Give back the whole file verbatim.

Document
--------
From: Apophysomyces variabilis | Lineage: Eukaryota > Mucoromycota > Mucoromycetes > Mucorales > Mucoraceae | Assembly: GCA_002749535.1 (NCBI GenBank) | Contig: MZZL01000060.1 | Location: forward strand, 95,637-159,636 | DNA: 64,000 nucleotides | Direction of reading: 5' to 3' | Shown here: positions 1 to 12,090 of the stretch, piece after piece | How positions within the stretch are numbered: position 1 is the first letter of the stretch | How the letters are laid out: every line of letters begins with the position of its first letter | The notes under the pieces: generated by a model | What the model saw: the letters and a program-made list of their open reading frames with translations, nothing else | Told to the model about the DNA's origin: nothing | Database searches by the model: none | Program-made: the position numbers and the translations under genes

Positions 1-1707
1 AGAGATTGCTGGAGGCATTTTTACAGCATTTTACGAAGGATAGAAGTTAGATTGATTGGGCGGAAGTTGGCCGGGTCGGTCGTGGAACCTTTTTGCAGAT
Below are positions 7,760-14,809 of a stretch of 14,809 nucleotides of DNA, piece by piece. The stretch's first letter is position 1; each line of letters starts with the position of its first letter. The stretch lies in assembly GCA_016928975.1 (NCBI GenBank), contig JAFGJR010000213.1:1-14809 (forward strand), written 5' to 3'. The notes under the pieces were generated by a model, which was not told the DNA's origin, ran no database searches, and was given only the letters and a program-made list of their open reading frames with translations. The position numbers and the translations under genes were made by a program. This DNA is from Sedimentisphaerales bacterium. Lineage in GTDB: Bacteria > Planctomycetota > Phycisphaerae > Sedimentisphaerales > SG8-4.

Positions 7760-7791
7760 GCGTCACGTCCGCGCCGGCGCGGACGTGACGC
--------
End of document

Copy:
From: Apophysomyces variabilis | Lineage: Eukaryota > Mucoromycota > Mucoromycetes > Mucorales > Mucoraceae | Assembly: GCA_002749535.1 (NCBI GenBank) | Contig: MZZL01000060.1 | Location: forward strand, 95,637-159,636 | DNA: 64,000 nucleotides | Direction of reading: 5' to 3' | Shown here: positions 1 to 12,090 of the stretch, piece after piece | How positions within the stretch are numbered: position 1 is the first letter of the stretch | How the letters are laid out: every line of letters begins with the position of its first letter | The notes under the pieces: generated by a model | What the model saw: the letters and a program-made list of their open reading frames with translations, nothing else | Told to the model about the DNA's origin: nothing | Database searches by the model: none | Program-made: the position numbers and the translations under genes

Positions 1-1707
1 AGAGATTGCTGGAGGCATTTTTACAGCATTTTACGAAGGATAGAAGTTAGATTGATTGGGCGGAAGTTGGCCGGGTCGGTCGTGGAACCTTTTTGCAGAT
Below are positions 7,760-14,809 of a stretch of 14,809 nucleotides of DNA, piece by piece. The stretch's first letter is position 1; each line of letters starts with the position of its first letter. The stretch lies in assembly GCA_016928975.1 (NCBI GenBank), contig JAFGJR010000213.1:1-14809 (forward strand), written 5' to 3'. The notes under the pieces were generated by a model, which was not told the DNA's origin, ran no database searches, and was given only the letters and a program-made list of their open reading frames with translations. The position numbers and the translations under genes were made by a program. This DNA is from Sedimentisphaerales bacterium. Lineage in GTDB: Bacteria > Planctomycetota > Phycisphaerae > Sedimentisphaerales > SG8-4.

Positions 7760-7791
7760 GCGTCACGTCCGCGCCGGCGCGGACGTGACGC